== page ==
Despite its sensational title, He Walked by Night (1948, dir. Alfred L. Werker, Anthony Mann) is not one of the most flamboyant films noir. Sure, there are some stunning shots in it (thank you, John Alton) and some great chase scenes, but its police procedural docu-noir style gives it a certain seriousness and, dare I say, down-to-earth quality that 1948 noirs were apparently obsessed with – The Naked City being the other one. But while The Naked City shows us New York City at its most vulnerable, He Walked by Night takes us to the streets of Los Angeles and, on this particular night, Roy Morgan (Richard Basehart) roams one of these streets, looking for a place to rob. Officer Rawlins (John McGuire) spots him, pulls up and asks him what he’s up to. He asks for his identification and, in a move that should have been obvious but nonetheless shocks you, Morgan pulls out a gun and shoots Rawlins. The brutal nature of the crime is as gritty as the rest of the film, as we follow the LAPD in their hunt for the cop-killer. Of course, ‘cop-killer’ doesn’t do Roy Morgan justice. He’s a psychopath with no apparent redeeming qualities, other than his intelligence and resourcefulness – and, one could argue, his love for his dog. But what’s so unusual about him, as a film noir character, is that there is little to no backstory to help us figure him out. This is potentially good, as we’re left with no choice but to come up with our own story for him and decide for ourselves if his actions are justifiable or not. But ultimately, Roy Morgan is noir’s most mysterious character, which would be good in any other circumstances, but in this case, there is nothing to help us along, other than a mere mention that he was in the Army. One could assume that this has significantly changed him and that that’s why he ended up like this, but this is only speculation. One could also look up Erwin Walker, the real-life criminal the movie was loosely based on, but that would sort of make the point of storytelling moot. Instead we’re left with an extremelly intelligent and quietly confident individual, who always seems to be one step ahead of the police by listening to their reports, and who is so savvy, he even extracts a bullet from his body all by himself at one point – a moment that puts Basehart’s fantastic performance up there with the other noir greats. Yes, the lack of background is frustrating, but what we see of him is, at the very least, impressive. Not to mention that Roy Morgan is clearly a prototype for the anti-hero that we’ve seen countless times, more recently on television, which makes him kind of accidentally ahead of his time – speaking of which, Jack Webb, who plays forensics specialist Lee, was inspired by his appearance in the film to create a police procedural drama. Thus, Dragnet was born.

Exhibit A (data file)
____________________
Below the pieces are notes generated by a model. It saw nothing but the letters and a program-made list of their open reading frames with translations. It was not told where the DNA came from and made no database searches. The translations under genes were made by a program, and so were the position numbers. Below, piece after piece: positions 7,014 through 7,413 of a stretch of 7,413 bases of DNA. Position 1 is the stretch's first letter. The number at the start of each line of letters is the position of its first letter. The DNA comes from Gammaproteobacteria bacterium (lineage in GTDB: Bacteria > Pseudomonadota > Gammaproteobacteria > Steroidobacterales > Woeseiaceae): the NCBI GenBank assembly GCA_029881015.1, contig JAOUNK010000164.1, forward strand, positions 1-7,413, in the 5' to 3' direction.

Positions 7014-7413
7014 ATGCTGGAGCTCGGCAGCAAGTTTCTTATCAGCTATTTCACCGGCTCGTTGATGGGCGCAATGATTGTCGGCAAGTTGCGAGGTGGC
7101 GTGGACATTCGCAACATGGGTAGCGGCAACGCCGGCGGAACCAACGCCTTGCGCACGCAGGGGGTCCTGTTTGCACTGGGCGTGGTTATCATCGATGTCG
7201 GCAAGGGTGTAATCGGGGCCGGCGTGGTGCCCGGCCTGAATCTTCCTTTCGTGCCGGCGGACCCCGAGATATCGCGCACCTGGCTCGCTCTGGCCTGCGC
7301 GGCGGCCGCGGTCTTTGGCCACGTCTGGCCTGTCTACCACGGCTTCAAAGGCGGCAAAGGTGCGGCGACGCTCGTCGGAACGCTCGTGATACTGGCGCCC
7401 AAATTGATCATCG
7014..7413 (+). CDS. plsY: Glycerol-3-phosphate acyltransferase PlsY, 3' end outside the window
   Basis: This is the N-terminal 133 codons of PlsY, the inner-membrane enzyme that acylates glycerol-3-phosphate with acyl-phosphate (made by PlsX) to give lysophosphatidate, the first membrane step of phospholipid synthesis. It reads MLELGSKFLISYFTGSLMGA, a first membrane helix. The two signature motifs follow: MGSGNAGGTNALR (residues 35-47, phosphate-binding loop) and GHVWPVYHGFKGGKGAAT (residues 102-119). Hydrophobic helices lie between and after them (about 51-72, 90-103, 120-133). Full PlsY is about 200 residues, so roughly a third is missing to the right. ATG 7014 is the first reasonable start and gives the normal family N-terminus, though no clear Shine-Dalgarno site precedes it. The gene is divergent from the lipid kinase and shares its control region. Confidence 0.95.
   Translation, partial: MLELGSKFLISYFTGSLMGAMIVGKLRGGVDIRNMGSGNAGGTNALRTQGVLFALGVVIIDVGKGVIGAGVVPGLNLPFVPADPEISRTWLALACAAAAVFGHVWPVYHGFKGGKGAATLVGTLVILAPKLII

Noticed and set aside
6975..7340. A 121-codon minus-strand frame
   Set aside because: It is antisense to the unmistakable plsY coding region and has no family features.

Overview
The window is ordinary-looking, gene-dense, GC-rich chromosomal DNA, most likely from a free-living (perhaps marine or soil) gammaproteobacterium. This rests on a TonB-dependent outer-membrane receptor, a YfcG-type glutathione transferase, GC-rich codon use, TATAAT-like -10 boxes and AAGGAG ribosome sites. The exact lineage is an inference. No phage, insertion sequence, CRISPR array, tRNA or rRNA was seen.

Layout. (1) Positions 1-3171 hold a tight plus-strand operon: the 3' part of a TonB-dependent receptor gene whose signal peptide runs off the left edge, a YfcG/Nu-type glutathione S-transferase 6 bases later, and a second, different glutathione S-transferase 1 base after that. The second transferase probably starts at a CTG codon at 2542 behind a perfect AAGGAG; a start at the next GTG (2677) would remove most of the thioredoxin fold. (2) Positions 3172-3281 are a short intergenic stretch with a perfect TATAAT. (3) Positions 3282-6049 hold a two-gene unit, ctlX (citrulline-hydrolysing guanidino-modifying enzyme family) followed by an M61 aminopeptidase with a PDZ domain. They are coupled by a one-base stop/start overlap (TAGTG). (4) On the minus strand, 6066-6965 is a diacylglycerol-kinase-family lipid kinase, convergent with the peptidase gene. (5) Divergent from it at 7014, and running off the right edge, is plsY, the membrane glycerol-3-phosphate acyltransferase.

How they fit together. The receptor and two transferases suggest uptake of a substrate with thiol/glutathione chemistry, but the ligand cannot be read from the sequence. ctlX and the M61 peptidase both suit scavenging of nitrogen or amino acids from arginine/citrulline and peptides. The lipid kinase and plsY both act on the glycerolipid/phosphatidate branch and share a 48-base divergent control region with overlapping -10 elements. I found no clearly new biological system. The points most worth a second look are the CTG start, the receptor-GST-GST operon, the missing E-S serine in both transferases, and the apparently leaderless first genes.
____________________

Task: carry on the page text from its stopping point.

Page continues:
But back to our guy. Roy Morgan is an unusual character in film noir. He’s not a lust-stricken dope like Walter Neff; he’s not a bad-tempered cinic hounded by the rotten memory of his father like Mark Dixon; and he’s not a mogul who had to make a name for himself after overcoming a horrible childhood like Martha Ivers. At least not that we know of. Roy Morgan is psychopathic loner with an unknown past, and unknown motivations. Does that make him more appealing? It certainly makes him more fascinating. Should he be glorified? I don’t think so. Thankfully the serious, documentary-style of the movie doesn’t do that. Film noir often rewards characters if their reasons are clear and justifiable, and more often that not, we end up sympathizing with them. We might even excuse some of them. But He Walked By Night doesn’t give Roy Morgan that. As it shouldn’t.